International Women in Engineering Day is celebrated on June 23 every year, across the globe to raise awareness about the women pursuing engineering and transforming the world with their incredible achievements. For centuries, women have played an essential role as designers and builders of critical structures and machines even before the term ‘engineer’ was coined in the 11th century. However, fields, such as engineering, have been largely kept shut from women.
History of Women in Engineering Day
Upon the establishment of educational institutions, most universities didn’t admit women until the early 1800s. Even then, the admission remained sectioned to traditionally ‘female’ fields. But this has never deterred women from participating in the engineering sector. In 1876, Elizabeth Bragg, unfettered by the gender disparities and discrimination, became the first female recipient of an engineering degree when she got her bachelor’s in civil engineering from the University of Berkeley, paving the way for thousands of women of the 19th century who followed her lead. We also can’t forget that it was a woman, Ada Lovelace, who collaborated with Charles Babbage to design the first computer program in the world.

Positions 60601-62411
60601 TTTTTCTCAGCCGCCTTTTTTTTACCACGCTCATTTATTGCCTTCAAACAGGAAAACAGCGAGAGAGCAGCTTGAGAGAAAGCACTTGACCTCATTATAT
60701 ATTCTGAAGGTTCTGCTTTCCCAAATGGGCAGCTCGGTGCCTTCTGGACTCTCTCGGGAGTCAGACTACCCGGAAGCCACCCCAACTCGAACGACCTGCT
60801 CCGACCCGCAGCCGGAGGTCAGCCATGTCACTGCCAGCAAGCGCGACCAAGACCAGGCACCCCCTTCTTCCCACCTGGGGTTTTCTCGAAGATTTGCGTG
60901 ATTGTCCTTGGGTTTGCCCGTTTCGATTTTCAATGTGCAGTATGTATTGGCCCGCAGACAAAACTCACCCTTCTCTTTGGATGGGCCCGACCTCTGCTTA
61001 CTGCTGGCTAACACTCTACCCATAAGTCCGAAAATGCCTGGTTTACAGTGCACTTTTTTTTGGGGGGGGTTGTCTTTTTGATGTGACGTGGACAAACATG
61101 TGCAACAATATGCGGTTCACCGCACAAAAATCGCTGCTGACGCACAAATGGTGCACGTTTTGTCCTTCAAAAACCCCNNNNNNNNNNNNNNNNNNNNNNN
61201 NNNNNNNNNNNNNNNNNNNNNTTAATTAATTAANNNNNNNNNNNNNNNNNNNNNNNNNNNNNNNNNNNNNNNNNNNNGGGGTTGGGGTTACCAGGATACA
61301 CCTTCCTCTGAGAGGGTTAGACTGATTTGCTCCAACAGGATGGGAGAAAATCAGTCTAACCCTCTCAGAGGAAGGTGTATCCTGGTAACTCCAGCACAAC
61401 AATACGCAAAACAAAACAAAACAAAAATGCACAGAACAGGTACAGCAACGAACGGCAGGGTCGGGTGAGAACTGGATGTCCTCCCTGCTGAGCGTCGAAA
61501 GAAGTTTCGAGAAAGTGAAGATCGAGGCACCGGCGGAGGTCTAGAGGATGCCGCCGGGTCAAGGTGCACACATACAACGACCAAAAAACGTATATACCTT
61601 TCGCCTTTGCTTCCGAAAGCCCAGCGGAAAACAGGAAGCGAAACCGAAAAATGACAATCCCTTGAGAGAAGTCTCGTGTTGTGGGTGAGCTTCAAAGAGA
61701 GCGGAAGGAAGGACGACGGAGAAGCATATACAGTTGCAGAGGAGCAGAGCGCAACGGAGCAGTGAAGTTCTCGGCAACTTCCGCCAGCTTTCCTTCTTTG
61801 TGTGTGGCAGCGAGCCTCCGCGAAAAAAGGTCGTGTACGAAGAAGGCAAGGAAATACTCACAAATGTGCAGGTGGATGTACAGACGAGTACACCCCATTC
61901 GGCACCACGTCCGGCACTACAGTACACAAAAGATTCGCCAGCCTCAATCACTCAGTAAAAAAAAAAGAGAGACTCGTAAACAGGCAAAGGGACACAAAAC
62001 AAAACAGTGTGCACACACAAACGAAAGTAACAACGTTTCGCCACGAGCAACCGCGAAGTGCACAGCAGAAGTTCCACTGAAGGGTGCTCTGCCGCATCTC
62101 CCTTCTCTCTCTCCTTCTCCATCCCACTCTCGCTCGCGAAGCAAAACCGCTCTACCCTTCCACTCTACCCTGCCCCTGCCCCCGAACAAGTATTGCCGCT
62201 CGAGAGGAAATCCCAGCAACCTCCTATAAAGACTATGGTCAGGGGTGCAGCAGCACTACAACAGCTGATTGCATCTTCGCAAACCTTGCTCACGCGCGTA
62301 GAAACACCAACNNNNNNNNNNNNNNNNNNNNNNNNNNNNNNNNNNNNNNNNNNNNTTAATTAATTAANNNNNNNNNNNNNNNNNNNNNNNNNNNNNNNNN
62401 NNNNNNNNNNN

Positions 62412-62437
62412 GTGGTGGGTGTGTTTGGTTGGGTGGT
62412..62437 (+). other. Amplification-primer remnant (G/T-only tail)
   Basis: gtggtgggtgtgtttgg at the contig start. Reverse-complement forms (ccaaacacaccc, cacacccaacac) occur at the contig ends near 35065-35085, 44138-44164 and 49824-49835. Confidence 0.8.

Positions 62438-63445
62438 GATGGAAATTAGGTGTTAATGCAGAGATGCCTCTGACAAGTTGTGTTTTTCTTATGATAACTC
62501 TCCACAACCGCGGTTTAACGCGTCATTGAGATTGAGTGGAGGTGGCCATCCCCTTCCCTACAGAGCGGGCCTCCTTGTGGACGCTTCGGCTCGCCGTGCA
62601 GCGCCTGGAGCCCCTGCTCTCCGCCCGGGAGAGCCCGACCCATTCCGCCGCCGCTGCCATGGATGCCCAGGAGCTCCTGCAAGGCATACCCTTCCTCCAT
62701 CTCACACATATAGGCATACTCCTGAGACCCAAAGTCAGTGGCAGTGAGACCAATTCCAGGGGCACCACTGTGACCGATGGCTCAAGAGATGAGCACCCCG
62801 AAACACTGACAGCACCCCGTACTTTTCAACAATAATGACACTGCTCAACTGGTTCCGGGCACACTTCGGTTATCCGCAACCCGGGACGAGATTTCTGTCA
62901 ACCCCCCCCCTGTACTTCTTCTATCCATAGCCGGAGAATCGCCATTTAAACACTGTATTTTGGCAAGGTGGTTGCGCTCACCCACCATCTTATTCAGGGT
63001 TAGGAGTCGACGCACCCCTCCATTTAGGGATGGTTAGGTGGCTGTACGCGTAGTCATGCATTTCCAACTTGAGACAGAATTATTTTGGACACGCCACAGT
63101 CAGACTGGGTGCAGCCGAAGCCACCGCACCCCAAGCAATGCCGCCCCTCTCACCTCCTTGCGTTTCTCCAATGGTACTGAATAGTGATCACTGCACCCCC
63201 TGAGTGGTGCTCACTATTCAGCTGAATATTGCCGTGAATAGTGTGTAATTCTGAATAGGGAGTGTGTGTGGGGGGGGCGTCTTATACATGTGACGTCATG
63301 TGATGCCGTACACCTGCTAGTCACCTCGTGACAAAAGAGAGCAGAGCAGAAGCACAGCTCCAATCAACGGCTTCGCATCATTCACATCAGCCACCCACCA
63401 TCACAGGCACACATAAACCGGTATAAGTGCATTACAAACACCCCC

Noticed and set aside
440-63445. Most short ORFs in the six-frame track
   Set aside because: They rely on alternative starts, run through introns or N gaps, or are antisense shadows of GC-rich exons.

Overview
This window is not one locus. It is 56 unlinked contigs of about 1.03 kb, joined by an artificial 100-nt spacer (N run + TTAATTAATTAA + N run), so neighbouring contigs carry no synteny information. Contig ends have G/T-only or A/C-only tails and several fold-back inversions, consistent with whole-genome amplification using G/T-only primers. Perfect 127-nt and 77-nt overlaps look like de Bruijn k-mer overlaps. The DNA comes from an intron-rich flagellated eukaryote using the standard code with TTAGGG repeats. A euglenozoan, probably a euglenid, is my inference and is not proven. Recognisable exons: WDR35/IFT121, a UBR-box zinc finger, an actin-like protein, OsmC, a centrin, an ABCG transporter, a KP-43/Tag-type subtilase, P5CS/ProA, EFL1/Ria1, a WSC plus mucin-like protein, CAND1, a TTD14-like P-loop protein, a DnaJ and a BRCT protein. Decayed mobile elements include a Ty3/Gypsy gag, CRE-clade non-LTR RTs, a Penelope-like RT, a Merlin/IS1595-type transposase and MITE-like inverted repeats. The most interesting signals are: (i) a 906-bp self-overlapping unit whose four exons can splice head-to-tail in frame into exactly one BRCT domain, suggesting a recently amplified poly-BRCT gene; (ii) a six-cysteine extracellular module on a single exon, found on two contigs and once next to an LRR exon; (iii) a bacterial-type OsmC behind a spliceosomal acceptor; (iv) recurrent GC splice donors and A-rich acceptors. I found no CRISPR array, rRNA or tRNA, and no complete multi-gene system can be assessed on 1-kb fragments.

It wasn’t until the Second World War that serious attention was paid to women’s education in technical fields. Facing the reality of the shortage of technical labour, quick on-the-job training schedules were launched by major players in the field. Even in the 21st century, STEM continues to be dominated by men. With the gruesome gender gap and hiring discrimination, women continue to endure struggles in this field.
Why is Women in Engineering Day Important?
1. I↓t raises the profile of women in engineering
Women who are changing the field of engineering one degree at a time. Several female engineering pioneers go unrecognized. On Women in Engineering Day, we celebrate pioneers such as Kimberly Bryant, who founded Black Girls Code, a nonprofit that provides free coding education to young African-American girls, and many other leaders who have made tremendous contributions in the field of engineering.
2. It motivates young girls
Engineering is an exciting career choice with boundless opportunities for growth. Such a realistic career path remains overshadowed by the glowy visions of being a doctor or a pilot. On June 23, we motivate young girls to explore the world of engineering and carve out a place for themselves in this challenging yet thrilling industry.
3. It enables women’s voices
Women in Engineering Day uplifts the women who have chosen unconventional careers in STEM. The day offers a platform for women engineers to share their experiences of working in a technical industry, and the challenges they face navigating a male-dominated field.